6. Writers get excited/terrified at the opportunity to meet a favorite author
My favorite author is Brandon Sanderson. I don’t just enjoy his writing, but I admire his entire philosophy behind writing. He writes two to three books a year, which is amazing compared to some authors who write one book a year…maybe. Now, I have yet to meet Sanderson, but it is on my bucket list. In my head I imagine myself striking up an interesting conversation with him, he will find me fascinating and filled with writing potential, we will become best friends and then he will promote my book. But…I know myself too well. I will probably just turn red in the face, mumble thank you when he signs my book and scurry away. But one can imagine!
7. Writers stare off into space
I know, out there somewhere, I have some horrified victims of my staring. It’s super embarrassing when that person catches you, but they don’t seem to understand that it has nothing to do with them. Your faraway, glassy-eyed look should say it all. You are currently in the middle of a climatic fight scene, or the hero is finally profession his love for the heroine, or you are trying to remember all the items on your grocery list…you know, important things.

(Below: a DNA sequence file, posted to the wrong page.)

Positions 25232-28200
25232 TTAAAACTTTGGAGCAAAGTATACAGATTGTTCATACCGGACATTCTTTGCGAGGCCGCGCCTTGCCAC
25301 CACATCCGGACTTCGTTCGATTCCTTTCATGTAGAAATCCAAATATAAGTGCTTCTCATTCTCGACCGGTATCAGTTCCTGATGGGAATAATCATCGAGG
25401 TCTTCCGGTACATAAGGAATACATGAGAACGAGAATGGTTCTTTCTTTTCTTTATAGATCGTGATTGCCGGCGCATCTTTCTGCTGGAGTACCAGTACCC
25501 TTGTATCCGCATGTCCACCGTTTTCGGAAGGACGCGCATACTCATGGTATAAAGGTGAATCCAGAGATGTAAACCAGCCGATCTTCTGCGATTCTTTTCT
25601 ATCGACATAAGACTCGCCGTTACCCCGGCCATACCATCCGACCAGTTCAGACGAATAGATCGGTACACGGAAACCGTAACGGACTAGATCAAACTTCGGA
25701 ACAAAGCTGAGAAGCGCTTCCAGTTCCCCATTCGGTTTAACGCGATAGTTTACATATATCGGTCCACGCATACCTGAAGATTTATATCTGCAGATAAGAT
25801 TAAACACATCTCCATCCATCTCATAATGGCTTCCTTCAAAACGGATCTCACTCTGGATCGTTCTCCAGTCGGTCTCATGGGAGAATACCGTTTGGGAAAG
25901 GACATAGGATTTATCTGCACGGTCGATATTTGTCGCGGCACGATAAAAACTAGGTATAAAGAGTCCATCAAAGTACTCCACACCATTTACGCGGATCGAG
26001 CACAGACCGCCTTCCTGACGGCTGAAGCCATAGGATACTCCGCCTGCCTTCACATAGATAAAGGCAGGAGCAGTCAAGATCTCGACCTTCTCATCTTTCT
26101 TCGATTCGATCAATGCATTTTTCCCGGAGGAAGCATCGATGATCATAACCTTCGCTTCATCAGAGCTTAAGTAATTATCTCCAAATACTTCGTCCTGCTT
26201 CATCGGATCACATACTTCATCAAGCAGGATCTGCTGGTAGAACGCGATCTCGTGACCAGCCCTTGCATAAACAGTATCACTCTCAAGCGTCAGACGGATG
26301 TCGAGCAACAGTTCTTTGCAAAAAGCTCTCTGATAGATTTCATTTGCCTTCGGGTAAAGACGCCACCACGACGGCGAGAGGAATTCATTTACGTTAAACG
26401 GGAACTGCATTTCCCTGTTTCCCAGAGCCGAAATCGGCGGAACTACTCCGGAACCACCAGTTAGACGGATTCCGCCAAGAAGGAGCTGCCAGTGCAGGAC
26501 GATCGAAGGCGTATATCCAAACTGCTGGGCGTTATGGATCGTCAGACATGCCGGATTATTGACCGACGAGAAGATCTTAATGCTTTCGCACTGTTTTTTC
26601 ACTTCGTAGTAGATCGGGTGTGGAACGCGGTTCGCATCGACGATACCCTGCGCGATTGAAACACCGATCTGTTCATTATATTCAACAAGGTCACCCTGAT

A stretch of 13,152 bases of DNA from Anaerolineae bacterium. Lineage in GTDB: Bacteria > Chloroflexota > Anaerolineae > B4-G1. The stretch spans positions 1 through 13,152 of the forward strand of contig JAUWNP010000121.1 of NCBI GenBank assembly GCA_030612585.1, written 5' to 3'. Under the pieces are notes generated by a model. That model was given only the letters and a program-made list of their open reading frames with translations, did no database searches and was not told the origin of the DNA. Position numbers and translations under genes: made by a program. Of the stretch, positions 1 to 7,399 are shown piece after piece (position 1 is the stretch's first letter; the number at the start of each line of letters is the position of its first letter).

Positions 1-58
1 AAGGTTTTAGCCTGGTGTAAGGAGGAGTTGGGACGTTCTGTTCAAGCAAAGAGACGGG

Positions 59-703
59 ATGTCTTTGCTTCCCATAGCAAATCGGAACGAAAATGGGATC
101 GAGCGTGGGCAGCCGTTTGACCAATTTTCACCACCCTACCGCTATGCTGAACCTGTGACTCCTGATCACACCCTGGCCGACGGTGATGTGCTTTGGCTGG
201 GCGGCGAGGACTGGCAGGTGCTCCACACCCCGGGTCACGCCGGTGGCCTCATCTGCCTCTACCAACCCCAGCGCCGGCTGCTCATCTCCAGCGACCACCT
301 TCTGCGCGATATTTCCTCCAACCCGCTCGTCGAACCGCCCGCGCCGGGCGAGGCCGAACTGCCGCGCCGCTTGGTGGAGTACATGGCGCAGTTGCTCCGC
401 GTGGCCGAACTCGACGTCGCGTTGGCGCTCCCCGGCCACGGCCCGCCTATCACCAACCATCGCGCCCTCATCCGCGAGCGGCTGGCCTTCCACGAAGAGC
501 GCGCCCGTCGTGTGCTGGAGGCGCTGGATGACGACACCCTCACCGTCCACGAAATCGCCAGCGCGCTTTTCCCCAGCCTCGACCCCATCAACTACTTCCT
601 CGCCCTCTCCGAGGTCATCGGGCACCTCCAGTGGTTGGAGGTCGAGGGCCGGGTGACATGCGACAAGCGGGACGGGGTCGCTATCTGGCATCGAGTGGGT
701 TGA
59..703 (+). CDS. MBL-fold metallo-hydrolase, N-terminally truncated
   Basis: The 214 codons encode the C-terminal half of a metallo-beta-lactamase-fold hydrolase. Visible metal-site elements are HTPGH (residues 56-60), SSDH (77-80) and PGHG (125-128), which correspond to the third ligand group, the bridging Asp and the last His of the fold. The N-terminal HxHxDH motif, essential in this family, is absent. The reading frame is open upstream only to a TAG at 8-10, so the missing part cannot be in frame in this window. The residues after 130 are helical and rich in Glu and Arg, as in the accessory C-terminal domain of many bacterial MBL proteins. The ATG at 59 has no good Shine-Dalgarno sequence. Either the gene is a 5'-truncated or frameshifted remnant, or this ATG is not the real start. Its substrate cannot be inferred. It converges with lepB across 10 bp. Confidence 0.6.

8. Writers procrastinate
I think procrastination is every writer’s unwanted best friend. It sticks by your side, constantly pulling you to do other tasks instead of sitting down behind the computer and writing. You think “now would be a great time to expand on that new plot point” but procrastination whispers seductively in your ear, “But you’ll fall behind on the laundry and that next episode of Castle isn’t going to watch itself.” We writers just have to be strong and say no…or at least after just one episode.
9. Writers get in slumps
Every writer has had their fair share of “slumps.” I know I’ve had plenty of moments where I am just not in the right place to write. I don’t feel it in my heart. All the words that I type sound wrong and horrible and I have convinced myself that I will never be published. But these moments pass. One day you’ll wake up and feel light and airy. You’ll sit down at the computer and 10,000 words just come pouring out from your fingertips. If you aren’t really in the mood to work on the project you currently have going, choose something else. Work on a fun, quick short story that has nothing to do with your major project. I do this all the time. The short story might not ever see the light of day, but that’s okay. It works to get my creative juices flowing and back in the mood to write.
10. Writers are meant to write
I once heard a wise man (my dad) say that if you lay down to go to sleep and the last thing you are thinking about is writing, and if the first thing you think about when you wake up is writing, then you are meant to be a writer. We write because we enjoy the feeling of accomplishment of creating something out of nothing. We like feeling the power of emotion our words create and the characters that spring to life as our story unfolds. We love (even if don’t want to admit it aloud) the struggle and the frustration that makes all victories that much sweeter. You don’t have to aspire to be published to be a writer. You don’t have to have a major book deal with a hit motion picture on the way to be successful. You just have to write!